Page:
Sundance Review: The Carter
When going into a documentary about Lil’ Wayne, one of America’s most popular rappers today, it wasn’t at all surprising to see that most of the people at the premiere, even though it was at Sundance, were mostly in the age range of about 15-25. And it was probably a good thing too, because if you’re not a fan of rap or hip-hop, and you’re not really sure who Lil’ Wayne is, then this movie is definitely not for you. If you don’t like Lil’ Wayne then this movie certainly won’t change your mind. In fact, it will probably only make you hate him more. But if you do like him, then this is definitely a movie worth seeing.
The film basically follows the life of Wayne for several months, capturing concert footage, interviews, recordings, and everything in between. And the everything in between usually includes smoking large quantities of pot and constantly drinking cough syrup mixed with A&W. While I certainly enjoyed the footage of watching him spit, the concerts, and all the good music that goes along with it, it was hard for me to really care about Wayne. Not that this was the fault of the filmmakers, but rather Wayne himself constantly says and does things that are incredibly arrogant, self-centered, and niave. From blaming George Bush for Hurricane Katrina (he suggests that it should be called Hurricane George), to sporting his ridiculous amounts of diamond studded bling, to saying that he doesn’t care at all what anyone thinks, to wearing his robe which says “The Greatest Rapper,” it’s hard to care about someone who seems so wrapped up in himself.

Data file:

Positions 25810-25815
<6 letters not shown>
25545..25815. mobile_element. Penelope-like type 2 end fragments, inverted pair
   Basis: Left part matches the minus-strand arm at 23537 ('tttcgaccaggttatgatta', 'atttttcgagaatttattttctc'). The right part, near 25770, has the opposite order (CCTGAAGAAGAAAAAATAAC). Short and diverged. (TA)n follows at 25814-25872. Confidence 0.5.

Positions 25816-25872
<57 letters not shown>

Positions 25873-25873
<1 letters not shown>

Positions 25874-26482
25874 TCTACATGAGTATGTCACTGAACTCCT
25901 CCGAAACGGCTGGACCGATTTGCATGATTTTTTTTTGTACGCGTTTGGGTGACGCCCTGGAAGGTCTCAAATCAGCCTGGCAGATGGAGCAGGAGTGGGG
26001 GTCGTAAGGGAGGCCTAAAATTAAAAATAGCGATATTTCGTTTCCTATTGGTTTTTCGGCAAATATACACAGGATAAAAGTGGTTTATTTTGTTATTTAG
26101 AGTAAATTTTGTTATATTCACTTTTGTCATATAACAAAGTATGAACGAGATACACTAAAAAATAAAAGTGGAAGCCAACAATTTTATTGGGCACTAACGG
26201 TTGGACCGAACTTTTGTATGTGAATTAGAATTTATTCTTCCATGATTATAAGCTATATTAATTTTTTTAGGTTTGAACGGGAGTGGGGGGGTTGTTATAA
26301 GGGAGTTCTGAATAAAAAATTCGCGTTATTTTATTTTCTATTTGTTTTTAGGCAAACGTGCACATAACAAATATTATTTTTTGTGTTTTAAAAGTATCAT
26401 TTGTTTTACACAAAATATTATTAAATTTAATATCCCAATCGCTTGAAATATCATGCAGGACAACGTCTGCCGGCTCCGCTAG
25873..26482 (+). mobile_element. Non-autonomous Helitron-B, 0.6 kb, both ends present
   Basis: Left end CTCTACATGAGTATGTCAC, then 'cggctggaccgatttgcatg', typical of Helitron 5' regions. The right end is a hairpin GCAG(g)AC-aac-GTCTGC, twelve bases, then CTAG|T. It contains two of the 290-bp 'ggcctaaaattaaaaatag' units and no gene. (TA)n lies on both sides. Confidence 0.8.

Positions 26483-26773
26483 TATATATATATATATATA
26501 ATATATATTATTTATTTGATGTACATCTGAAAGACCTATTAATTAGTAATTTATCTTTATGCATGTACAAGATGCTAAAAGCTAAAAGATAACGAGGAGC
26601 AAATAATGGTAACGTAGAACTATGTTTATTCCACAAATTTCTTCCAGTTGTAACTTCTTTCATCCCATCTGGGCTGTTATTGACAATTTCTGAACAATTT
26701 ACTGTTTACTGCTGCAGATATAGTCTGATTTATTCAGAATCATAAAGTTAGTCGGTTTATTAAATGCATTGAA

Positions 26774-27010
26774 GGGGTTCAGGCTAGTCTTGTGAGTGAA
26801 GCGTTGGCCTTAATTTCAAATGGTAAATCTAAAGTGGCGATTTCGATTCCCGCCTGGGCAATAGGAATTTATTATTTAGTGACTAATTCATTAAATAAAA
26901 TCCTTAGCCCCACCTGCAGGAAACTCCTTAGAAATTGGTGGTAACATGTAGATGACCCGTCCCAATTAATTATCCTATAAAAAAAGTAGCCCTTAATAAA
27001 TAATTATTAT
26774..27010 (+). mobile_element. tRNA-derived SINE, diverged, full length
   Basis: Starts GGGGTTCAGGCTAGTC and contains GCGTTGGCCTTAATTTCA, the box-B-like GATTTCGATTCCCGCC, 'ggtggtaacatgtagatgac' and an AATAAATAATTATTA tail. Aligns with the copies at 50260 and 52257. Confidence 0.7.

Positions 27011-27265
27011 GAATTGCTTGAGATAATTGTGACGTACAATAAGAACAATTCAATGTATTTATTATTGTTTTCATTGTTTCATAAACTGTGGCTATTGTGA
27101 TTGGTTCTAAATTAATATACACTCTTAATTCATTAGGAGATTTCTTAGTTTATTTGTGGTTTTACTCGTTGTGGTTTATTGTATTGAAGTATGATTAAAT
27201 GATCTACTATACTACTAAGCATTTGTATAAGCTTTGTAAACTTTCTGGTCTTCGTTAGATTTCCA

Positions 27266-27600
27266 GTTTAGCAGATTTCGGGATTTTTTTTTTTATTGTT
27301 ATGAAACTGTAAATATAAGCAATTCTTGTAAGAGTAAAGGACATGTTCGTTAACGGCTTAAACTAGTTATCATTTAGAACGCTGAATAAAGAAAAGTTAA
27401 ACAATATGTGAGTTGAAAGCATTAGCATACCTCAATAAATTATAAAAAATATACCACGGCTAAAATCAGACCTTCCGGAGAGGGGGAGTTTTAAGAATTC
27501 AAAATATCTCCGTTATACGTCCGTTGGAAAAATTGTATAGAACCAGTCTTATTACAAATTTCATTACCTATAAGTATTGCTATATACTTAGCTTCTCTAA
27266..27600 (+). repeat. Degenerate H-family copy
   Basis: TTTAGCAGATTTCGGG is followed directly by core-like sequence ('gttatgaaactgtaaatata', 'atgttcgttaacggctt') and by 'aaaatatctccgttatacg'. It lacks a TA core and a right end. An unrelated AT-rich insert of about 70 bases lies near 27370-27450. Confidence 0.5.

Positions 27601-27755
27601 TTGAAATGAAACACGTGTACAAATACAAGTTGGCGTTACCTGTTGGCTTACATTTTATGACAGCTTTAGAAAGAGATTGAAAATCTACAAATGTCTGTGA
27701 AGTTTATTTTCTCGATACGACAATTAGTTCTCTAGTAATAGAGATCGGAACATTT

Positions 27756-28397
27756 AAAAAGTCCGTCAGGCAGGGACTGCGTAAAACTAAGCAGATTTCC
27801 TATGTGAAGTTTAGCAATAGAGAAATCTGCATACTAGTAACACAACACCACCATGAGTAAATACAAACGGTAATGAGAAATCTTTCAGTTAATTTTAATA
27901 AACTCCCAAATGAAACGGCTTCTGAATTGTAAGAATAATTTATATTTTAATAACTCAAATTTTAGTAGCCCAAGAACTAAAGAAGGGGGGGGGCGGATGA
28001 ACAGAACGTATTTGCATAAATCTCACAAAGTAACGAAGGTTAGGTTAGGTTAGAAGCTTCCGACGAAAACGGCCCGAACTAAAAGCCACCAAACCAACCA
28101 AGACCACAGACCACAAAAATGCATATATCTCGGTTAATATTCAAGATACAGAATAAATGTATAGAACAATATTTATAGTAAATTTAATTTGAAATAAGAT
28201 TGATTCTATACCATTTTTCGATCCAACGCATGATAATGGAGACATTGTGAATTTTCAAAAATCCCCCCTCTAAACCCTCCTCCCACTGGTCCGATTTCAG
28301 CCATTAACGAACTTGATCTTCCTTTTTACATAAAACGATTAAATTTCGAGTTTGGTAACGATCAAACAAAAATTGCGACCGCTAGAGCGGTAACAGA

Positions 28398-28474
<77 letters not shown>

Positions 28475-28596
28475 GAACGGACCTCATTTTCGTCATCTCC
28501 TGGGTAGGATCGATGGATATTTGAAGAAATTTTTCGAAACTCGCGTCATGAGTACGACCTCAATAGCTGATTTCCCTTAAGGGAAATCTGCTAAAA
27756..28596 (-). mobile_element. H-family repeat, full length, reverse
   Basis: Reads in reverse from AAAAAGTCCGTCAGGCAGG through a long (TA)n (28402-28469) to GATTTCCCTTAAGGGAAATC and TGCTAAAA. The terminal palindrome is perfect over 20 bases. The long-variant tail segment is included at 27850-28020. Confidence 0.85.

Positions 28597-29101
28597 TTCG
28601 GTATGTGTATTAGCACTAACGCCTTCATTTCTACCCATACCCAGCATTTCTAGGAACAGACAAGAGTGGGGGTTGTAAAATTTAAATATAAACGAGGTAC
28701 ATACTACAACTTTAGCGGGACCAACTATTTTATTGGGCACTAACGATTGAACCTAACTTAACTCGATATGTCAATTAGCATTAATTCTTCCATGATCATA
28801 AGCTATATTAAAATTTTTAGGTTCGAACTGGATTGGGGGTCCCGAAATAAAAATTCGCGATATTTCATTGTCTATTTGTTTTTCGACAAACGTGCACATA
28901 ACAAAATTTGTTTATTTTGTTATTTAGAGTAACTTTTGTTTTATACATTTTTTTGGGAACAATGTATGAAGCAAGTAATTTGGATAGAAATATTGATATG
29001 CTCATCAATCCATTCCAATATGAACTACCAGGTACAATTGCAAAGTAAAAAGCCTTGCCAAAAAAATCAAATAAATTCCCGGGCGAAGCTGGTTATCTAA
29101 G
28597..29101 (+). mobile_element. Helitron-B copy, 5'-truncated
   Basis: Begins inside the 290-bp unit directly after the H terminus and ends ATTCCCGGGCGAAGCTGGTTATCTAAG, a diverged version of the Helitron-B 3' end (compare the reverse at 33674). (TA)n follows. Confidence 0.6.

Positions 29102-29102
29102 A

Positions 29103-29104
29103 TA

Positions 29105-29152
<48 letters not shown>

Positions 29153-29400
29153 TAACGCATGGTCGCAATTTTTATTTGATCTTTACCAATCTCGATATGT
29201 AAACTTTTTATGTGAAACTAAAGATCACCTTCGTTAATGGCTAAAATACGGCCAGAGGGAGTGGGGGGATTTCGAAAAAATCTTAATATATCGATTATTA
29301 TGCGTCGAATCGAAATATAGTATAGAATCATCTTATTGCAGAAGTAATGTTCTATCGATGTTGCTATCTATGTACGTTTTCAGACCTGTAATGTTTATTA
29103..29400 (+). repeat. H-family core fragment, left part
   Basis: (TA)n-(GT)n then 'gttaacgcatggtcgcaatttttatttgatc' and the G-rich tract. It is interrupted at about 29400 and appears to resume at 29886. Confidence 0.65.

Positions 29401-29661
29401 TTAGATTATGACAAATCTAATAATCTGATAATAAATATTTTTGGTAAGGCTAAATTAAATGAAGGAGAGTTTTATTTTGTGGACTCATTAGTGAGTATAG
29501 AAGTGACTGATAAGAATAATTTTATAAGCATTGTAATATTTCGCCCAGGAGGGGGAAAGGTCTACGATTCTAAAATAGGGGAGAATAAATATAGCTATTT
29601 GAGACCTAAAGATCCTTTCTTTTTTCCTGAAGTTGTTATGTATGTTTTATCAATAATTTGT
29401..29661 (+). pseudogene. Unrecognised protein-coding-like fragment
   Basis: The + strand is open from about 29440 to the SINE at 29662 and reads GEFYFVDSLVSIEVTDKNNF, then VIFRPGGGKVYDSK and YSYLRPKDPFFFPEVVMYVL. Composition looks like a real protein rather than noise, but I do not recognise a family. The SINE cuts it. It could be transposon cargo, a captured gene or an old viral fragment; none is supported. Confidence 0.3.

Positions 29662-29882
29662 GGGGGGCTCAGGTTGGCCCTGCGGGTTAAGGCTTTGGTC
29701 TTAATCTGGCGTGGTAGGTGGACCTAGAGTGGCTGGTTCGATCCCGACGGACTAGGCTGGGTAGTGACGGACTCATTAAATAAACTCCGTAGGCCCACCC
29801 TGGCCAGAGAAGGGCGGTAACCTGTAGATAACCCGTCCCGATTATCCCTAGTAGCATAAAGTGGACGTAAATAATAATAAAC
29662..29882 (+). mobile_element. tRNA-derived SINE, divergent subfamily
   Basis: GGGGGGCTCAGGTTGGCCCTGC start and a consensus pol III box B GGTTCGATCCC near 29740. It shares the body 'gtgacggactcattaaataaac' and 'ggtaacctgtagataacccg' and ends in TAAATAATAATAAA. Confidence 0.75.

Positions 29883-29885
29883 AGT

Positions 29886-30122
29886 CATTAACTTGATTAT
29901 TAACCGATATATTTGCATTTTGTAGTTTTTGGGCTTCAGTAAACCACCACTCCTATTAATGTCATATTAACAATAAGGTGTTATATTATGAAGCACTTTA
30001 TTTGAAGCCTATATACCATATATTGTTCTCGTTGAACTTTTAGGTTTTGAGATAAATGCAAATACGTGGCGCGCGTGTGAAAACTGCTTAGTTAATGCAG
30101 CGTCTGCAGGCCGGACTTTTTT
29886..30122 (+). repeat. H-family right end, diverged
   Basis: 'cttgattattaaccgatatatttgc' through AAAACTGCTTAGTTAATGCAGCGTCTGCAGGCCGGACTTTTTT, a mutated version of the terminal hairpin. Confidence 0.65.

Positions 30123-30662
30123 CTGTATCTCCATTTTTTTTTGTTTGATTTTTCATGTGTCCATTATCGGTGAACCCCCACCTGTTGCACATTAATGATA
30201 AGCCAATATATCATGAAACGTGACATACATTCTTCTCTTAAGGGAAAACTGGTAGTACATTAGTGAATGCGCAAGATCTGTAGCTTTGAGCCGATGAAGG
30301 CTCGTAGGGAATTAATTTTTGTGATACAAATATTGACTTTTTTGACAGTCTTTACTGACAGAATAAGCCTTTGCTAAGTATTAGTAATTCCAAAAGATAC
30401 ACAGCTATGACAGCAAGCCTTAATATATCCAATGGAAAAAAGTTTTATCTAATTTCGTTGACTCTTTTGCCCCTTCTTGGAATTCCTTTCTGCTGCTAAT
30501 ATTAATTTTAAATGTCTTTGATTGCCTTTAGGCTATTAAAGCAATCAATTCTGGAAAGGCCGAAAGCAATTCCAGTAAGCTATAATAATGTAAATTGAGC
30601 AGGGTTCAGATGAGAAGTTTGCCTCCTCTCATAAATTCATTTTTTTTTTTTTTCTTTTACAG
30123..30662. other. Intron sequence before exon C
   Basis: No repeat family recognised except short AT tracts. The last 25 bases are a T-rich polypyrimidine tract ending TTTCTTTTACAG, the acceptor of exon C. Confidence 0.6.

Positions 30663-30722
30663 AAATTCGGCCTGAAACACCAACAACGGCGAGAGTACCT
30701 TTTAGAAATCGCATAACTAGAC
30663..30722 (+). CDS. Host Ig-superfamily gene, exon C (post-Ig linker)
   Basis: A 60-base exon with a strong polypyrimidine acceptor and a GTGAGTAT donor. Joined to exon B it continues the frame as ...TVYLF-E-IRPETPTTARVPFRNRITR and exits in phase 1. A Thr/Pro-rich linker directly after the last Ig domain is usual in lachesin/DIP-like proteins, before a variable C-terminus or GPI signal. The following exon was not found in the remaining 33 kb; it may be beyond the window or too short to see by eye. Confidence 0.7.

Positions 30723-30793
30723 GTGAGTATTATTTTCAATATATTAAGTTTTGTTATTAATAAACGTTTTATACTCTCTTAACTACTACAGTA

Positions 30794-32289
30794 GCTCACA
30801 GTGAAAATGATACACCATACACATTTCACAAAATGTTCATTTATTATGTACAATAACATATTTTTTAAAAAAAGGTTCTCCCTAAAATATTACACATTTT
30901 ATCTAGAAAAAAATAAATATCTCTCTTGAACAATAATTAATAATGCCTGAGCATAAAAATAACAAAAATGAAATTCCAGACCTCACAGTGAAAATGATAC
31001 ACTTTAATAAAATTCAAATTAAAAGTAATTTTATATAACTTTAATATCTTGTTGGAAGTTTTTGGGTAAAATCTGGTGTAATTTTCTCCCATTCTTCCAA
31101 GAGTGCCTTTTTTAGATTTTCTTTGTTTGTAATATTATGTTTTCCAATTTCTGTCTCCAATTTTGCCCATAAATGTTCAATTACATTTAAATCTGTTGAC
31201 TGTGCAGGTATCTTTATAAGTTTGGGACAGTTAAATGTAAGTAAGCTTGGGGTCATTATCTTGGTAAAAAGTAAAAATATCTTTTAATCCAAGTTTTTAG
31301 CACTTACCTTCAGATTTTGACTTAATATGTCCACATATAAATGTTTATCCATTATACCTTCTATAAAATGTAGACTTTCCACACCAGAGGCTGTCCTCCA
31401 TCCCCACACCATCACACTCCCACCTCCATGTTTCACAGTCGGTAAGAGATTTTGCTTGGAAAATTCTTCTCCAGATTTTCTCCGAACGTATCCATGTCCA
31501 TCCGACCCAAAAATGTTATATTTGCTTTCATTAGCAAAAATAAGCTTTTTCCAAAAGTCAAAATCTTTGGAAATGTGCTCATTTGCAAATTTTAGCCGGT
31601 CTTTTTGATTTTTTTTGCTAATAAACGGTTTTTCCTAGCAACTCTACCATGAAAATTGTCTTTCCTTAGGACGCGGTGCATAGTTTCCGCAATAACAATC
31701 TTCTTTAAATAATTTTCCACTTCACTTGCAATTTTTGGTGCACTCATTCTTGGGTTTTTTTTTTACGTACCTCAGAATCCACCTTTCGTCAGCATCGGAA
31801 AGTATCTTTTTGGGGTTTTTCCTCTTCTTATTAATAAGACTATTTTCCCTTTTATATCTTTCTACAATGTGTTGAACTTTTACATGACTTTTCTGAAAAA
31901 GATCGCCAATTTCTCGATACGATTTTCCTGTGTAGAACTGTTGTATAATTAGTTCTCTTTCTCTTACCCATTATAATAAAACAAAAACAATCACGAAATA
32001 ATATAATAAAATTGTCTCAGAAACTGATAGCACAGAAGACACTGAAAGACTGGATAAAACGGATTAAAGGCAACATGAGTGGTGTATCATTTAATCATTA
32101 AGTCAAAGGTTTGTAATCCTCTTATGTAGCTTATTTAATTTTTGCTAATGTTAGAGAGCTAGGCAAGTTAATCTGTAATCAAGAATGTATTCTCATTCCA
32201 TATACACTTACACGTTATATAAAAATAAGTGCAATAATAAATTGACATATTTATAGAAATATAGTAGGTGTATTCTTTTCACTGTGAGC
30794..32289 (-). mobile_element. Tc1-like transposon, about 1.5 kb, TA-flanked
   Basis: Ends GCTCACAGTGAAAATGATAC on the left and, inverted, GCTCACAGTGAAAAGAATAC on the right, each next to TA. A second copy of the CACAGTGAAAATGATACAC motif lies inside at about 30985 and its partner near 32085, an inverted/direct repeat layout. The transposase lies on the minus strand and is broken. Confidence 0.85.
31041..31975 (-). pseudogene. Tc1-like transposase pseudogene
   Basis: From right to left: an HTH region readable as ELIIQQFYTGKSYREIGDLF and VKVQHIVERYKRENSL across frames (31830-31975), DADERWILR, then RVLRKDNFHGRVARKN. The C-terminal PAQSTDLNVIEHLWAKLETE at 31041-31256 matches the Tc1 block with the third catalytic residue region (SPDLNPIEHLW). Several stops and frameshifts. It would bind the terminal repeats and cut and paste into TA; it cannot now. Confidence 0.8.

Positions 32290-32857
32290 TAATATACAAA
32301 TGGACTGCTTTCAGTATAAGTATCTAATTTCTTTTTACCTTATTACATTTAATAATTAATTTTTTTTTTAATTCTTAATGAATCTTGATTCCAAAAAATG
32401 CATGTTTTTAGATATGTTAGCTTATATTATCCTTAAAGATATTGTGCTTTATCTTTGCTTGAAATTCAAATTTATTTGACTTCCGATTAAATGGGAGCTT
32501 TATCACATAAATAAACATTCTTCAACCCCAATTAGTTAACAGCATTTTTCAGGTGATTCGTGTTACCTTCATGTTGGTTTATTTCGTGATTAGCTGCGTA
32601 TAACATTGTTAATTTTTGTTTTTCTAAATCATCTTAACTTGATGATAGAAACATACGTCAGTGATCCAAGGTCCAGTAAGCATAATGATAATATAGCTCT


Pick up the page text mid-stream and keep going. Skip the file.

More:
But it’s hard to deny a lot of the creativity that has earned Wayne his fame. Last year, he recorded over 250 songs. For Wayne, it’s a necessity to take his mic with him everywhere, just in case he gets an idea or needs to let a song flow out. He always has it with him, because he never writes down his lyrics. He just turns the mic on and starts rapping. The footage of this is great, and the director managed to get a lot of personal insight into Wayne’s life. Wayne’s daughter also made several appearances in the film, and she was very cute, but it felt like the director was trying to inspire sympathy by adding her in. And none of the footage even showed the two of them together, so we never really get to see if he’s actually a good father or not. Wayne is also very contradictory at times, saying that alcohol is bad for you and that he never drinks it, but then openly supports cocaine and ecstasy. The film also tended to get a bit repetitive, but for the most part it was fun to watch. So overall, if you enjoy Lil’ Waynes music, then i would reccommend seeing this to get some insight into his life, but otherwise the movie might seem like a more in-depth version MTV Cribs, in which you can either envy or be disgusted by the excesses of Lil’ Wayne.